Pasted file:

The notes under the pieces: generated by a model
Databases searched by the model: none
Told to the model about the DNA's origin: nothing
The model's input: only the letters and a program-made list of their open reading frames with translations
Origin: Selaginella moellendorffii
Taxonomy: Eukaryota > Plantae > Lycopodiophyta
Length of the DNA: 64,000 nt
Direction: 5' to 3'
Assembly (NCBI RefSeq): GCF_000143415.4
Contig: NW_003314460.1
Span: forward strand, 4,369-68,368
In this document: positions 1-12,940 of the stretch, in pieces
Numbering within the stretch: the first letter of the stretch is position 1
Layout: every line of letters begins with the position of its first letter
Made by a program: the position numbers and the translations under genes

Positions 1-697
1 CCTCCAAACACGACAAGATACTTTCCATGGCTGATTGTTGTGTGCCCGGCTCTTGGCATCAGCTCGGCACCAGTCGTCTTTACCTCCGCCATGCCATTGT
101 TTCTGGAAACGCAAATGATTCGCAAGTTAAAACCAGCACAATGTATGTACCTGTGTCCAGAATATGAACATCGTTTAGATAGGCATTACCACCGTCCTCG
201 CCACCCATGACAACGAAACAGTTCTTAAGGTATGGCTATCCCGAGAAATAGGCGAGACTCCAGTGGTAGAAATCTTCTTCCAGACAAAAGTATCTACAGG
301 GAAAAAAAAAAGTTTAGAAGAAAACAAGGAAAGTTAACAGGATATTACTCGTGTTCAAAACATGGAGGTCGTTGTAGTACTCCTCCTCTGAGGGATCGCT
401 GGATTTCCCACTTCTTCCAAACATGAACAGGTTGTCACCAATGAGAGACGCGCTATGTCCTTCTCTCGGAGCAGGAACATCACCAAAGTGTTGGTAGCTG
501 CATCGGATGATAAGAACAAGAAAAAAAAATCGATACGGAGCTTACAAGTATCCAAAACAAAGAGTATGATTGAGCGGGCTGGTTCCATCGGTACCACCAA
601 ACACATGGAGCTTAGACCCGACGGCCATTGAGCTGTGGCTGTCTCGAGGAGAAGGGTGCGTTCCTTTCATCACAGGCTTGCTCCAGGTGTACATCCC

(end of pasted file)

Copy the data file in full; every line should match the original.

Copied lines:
The notes under the pieces: generated by a model
Databases searched by the model: none
Told to the model about the DNA's origin: nothing
The model's input: only the letters and a program-made list of their open reading frames with translations
Origin: Selaginella moellendorffii
Taxonomy: Eukaryota > Plantae > Lycopodiophyta
Length of the DNA: 64,000 nt
Direction: 5' to 3'
Assembly (NCBI RefSeq): GCF_000143415.4
Contig: NW_003314460.1
Span: forward strand, 4,369-68,368
In this document: positions 1-12,940 of the stretch, in pieces
Numbering within the stretch: the first letter of the stretch is position 1
Layout: every line of letters begins with the position of its first letter
Made by a program: the position numbers and the translations under genes

Positions 1-697
1 CCTCCAAACACGACAAGATACTTTCCATGGCTGATTGTTGTGTGCCCGGCTCTTGGCATCAGCTCGGCACCAGTCGTCTTTACCTCCGCCATGCCATTGT
101 TTCTGGAAACGCAAATGATTCGCAAGTTAAAACCAGCACAATGTATGTACCTGTGTCCAGAATATGAACATCGTTTAGATAGGCATTACCACCGTCCTCG
201 CCACCCATGACAACGAAACAGTTCTTAAGGTATGGCTATCCCGAGAAATAGGCGAGACTCCAGTGGTAGAAATCTTCTTCCAGACAAAAGTATCTACAGG
301 GAAAAAAAAAAGTTTAGAAGAAAACAAGGAAAGTTAACAGGATATTACTCGTGTTCAAAACATGGAGGTCGTTGTAGTACTCCTCCTCTGAGGGATCGCT
401 GGATTTCCCACTTCTTCCAAACATGAACAGGTTGTCACCAATGAGAGACGCGCTATGTCCTTCTCTCGGAGCAGGAACATCACCAAAGTGTTGGTAGCTG
501 CATCGGATGATAAGAACAAGAAAAAAAAATCGATACGGAGCTTACAAGTATCCAAAACAAAGAGTATGATTGAGCGGGCTGGTTCCATCGGTACCACCAA
601 ACACATGGAGCTTAGACCCGACGGCCATTGAGCTGTGGCTGTCTCGAGGAGAAGGGTGCGTTCCTTTCATCACAGGCTTGCTCCAGGTGTACATCCC